On the application of entropic half-life and statistical persistence decay for quantification of time dependency in human gait.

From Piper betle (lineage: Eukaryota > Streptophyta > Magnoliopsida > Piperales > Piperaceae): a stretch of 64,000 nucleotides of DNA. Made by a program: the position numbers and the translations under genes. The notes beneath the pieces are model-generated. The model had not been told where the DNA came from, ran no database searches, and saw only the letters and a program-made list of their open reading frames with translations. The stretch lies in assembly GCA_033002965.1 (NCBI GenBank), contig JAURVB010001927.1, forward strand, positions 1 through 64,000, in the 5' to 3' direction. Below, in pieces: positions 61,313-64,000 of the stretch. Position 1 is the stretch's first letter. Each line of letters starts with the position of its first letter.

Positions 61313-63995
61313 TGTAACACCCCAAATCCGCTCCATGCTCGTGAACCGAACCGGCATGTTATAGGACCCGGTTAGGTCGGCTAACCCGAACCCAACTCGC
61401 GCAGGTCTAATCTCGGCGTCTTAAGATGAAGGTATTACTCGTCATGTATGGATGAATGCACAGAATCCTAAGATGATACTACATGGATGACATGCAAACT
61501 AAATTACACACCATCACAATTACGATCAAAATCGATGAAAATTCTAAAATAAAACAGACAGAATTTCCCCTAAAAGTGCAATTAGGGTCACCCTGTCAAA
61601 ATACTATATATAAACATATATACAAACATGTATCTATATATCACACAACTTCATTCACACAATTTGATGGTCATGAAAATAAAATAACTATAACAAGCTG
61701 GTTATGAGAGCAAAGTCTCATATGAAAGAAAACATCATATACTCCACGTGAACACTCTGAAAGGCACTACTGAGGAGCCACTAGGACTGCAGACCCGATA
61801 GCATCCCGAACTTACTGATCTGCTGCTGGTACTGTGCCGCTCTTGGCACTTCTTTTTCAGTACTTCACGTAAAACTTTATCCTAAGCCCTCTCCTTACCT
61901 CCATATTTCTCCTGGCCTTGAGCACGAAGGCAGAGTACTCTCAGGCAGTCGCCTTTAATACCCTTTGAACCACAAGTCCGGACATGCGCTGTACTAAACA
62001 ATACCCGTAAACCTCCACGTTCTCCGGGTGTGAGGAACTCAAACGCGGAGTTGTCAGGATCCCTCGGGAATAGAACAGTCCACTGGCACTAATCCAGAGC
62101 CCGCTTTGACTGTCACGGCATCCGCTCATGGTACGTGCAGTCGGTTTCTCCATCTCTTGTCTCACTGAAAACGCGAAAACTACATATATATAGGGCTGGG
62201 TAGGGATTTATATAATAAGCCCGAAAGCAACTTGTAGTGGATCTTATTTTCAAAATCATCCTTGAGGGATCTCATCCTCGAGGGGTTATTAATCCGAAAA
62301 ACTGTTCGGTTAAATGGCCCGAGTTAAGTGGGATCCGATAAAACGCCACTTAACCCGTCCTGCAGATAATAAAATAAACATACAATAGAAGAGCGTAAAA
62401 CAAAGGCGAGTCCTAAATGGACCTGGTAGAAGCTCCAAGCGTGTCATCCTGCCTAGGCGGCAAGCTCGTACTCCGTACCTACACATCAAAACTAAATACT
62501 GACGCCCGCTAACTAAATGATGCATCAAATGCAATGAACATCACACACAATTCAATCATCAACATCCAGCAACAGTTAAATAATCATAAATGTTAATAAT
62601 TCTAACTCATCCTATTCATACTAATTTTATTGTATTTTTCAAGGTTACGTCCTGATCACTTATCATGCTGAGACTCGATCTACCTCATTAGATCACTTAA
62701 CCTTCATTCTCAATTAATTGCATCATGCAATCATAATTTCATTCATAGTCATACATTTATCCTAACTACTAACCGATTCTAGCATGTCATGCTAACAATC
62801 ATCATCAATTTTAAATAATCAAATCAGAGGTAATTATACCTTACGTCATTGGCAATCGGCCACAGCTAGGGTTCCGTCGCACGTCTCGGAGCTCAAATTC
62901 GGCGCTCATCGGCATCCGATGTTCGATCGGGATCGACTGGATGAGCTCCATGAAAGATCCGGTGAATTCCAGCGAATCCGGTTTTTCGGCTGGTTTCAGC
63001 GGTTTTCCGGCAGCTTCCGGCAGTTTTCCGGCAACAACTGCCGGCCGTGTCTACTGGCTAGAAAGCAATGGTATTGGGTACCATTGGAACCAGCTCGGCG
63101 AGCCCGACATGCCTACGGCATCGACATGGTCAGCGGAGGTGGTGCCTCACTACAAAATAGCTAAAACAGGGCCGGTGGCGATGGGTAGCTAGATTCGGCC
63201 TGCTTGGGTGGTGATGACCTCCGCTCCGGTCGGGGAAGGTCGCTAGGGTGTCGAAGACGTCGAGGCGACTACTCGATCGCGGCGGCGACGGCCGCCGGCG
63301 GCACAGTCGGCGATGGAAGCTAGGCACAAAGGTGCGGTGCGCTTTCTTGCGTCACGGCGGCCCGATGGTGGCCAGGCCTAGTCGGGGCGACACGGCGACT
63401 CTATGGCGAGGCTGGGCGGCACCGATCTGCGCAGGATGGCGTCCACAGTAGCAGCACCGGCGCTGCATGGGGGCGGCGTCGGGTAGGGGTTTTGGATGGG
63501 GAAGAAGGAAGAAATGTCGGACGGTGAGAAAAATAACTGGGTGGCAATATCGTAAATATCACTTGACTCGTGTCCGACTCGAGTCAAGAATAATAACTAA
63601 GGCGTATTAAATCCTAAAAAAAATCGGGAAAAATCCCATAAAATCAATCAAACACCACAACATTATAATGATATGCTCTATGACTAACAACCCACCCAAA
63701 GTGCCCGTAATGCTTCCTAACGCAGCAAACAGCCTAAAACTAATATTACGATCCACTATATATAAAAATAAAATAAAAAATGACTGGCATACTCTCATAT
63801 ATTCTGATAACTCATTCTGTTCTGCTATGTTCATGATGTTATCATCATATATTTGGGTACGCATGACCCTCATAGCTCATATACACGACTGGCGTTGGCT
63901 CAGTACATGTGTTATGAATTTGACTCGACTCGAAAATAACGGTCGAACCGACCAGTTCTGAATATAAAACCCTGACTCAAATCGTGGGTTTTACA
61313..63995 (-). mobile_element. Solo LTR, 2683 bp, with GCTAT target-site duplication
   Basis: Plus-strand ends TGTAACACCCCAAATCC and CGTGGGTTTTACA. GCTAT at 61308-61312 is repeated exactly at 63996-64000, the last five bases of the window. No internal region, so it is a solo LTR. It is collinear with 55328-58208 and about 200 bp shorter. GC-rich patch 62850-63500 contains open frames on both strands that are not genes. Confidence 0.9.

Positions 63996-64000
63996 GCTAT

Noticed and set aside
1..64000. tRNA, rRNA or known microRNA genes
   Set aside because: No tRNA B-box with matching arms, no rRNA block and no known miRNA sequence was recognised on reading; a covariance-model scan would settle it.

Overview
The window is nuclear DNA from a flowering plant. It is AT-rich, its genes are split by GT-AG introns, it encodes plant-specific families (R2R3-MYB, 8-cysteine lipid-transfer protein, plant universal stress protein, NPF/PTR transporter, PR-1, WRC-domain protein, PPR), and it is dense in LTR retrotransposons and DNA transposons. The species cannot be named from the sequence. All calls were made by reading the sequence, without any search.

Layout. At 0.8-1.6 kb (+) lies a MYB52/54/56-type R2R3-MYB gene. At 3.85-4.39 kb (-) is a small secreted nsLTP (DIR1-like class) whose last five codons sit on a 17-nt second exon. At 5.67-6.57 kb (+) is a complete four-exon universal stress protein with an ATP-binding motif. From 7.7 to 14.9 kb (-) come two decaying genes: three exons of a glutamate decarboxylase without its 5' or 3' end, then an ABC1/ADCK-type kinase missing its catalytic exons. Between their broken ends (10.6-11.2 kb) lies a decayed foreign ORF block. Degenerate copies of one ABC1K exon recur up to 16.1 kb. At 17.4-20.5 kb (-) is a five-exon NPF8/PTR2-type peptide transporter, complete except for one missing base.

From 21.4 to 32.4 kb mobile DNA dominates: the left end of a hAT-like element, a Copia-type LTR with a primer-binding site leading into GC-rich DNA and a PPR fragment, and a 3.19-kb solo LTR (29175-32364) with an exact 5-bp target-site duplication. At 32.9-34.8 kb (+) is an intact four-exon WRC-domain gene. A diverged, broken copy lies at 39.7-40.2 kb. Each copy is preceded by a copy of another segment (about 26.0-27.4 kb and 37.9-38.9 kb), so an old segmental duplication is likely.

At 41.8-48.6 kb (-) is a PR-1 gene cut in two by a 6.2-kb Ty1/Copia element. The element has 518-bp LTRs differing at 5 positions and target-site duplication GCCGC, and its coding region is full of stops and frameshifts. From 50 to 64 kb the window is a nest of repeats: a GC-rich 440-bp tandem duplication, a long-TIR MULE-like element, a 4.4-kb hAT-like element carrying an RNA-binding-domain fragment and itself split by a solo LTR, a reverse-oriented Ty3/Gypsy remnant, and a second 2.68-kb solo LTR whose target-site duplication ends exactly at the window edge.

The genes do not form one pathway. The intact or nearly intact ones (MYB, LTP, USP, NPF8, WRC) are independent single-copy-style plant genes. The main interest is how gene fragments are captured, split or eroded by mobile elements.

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Entropic half-life (ENT) and statistical persistence decay (SPD) was recently introduced as measures of time dependency in stride time intervals during walking. The present study investigated the effect of data length on ENT and SPD and additionally applied these measures to stride length and stride speed intervals. First, stride times were collected from subjects during one hour of treadmill walking. ENT and SPD were calculated from a range of stride numbers between 250 and 2500. Secondly, stride times, stride lengths and stride speeds were collected from subjects during 16min of treadmill walking. ENT and SPD were calculated from the stride times, stride lengths and stride speeds. The ENT values reached a plateau between 1000 and 2500 strides whereas the SPD increased linearly with the number of included strides. This suggests that ENT can be compared if 1000 strides or more are included, but only SPD obtained from same number of strides should be compared. The ENT and SPD of the stride times were significantly longer compared to that of the stride lengths and stride speeds. This indicates that the time dependency is greater in the motor control of stride time compared to that of stride lengths and stride speeds.